People four hours a day enhancing their beauty, study finds

An international team of scientists, including researchers from the HSE, have conducted the largest cross-cultural study of appearance-enhancing behaviours to date. The study surveyed over 93,000 people from 93 countries to determine what motivates people to enhance their physical appearance. The research found that people worldwide spend an average of four hours a day on appearance-enhancing behaviours, regardless of gender or age. While appearance enhancement has long been associated with mating behaviour, the strongest predictor of such behaviour appears to be social media usage.

Humans have always valued physical appearance, with early humans applying pigment and ancient civilizations using cosmetics and ornate clothing. Appearance enhancement may have originated from primate self-grooming behaviours. While appearance enhancement has been linked to mating behaviour, other factors such as pathogen prevalence, sociocultural characteristics, and media usage may impact how much time people spend enhancing their appearance.

The study found that people spend an average of four hours a day on appearance-enhancing behaviours, such as makeup application, grooming, body hygiene, and exercising or dieting for appearance purposes. Contrary to assumptions, both men and women, and both younger and older individuals, spend the same amount of time enhancing their appearance. However, those in early romantic relationships tend to spend more time enhancing their appearance.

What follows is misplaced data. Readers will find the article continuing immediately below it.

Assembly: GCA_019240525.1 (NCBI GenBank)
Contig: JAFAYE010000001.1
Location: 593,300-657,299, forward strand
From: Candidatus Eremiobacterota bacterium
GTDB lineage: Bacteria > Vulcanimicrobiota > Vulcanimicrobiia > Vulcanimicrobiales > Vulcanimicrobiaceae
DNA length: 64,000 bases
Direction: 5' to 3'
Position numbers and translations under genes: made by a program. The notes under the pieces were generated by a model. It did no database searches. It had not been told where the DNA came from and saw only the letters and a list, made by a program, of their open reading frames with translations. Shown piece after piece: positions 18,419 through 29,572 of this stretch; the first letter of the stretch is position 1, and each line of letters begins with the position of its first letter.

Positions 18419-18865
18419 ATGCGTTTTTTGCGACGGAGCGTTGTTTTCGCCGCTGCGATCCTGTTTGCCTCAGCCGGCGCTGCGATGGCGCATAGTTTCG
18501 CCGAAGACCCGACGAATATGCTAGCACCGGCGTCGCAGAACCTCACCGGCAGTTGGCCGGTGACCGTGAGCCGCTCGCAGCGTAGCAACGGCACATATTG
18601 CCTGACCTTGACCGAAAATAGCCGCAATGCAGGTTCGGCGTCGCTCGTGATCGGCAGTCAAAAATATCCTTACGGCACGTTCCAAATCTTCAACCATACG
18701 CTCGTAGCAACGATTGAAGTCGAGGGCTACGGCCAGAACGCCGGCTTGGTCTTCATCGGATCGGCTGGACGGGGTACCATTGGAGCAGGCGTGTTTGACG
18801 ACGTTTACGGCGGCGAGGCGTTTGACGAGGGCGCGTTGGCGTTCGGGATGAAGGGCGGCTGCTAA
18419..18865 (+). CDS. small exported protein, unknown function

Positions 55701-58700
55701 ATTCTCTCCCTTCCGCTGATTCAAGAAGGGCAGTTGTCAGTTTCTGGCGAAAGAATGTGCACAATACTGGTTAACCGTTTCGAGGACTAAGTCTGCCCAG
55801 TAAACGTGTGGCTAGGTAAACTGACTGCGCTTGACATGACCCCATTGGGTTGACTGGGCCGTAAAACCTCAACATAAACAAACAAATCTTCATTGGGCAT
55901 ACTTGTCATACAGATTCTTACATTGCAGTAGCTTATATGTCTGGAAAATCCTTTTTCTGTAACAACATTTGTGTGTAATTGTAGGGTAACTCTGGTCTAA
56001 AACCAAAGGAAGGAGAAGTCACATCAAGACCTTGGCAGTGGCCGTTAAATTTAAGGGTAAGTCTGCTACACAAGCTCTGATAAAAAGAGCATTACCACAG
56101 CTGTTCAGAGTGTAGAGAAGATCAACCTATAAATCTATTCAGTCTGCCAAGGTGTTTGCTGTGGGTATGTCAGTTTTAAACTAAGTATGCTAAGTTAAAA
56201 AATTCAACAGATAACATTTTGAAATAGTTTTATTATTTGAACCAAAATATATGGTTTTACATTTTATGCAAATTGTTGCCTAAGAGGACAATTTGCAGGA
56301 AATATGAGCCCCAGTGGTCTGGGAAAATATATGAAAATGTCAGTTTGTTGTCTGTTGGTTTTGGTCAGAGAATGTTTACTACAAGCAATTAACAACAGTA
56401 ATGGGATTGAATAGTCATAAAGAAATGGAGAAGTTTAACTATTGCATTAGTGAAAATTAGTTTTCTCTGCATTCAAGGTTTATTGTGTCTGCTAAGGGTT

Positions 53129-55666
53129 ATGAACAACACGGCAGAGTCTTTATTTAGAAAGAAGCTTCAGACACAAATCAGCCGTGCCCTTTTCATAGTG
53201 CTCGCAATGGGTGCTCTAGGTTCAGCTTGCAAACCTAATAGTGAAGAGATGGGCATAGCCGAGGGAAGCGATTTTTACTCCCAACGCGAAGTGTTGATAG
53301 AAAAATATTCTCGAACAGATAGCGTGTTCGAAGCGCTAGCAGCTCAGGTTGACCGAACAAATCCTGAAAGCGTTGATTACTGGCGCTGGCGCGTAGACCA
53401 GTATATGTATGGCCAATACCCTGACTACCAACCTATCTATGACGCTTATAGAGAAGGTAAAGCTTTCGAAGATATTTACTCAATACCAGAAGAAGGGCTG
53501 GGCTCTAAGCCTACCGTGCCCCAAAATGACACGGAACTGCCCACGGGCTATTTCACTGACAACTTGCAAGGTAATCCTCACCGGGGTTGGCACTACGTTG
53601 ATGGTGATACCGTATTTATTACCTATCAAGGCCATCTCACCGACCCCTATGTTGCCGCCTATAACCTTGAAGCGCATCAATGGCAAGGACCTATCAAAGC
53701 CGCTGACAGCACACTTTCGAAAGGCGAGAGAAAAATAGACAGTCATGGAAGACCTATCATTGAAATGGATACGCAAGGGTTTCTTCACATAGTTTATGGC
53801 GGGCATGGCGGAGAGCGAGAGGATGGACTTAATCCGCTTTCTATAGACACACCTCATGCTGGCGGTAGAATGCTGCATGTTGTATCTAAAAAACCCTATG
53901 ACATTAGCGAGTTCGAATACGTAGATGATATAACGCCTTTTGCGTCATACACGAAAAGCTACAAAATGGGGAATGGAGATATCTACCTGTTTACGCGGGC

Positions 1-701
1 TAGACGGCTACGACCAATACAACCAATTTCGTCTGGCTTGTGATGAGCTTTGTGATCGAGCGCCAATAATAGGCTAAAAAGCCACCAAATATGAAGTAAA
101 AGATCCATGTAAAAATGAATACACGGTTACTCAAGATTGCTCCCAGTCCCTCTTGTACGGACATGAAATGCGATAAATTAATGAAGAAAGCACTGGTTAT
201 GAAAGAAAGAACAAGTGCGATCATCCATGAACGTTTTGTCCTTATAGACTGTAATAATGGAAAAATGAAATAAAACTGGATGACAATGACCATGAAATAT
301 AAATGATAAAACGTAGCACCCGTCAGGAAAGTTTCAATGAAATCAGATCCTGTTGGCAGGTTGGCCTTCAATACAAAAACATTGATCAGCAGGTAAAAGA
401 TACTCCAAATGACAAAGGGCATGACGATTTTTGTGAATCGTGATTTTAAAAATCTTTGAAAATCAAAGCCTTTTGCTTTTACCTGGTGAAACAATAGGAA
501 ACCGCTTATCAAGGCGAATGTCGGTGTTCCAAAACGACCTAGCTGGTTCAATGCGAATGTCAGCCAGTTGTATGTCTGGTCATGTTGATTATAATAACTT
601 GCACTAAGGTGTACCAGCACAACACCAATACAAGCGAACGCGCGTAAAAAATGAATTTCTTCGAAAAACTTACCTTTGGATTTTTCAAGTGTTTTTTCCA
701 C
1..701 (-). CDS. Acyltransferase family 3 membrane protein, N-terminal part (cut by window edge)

The pathogen prevalence theory suggests that people in countries with high levels of dangerous infections may spend more time enhancing their appearance to conceal visual imperfections. While the study confirmed that individuals with a history of serious pathogenic diseases are more likely to enhance their appearance, no association was found between investing in appearance and living in a country with certain pathogens. This may be due to improved healthcare in even poorer countries that previously struggled with severe infections.

The study also found that women in countries with pronounced gender inequality and traditional gender roles invest more time in appearance enhancement. Similarly, individualistic cultures that value individual accomplishments also emphasize the importance of enhancing one’s physical appearance. Finally, the study found that social media usage is the strongest predictor of appearance-enhancing behaviours, with active users striving for unrealistic beauty standards investing more time in appearance enhancement than those who spend less time on social networks.

Overall, the study sheds light on the motivations behind appearance enhancement and provides valuable insights into human psychology and attitudes towards beauty.

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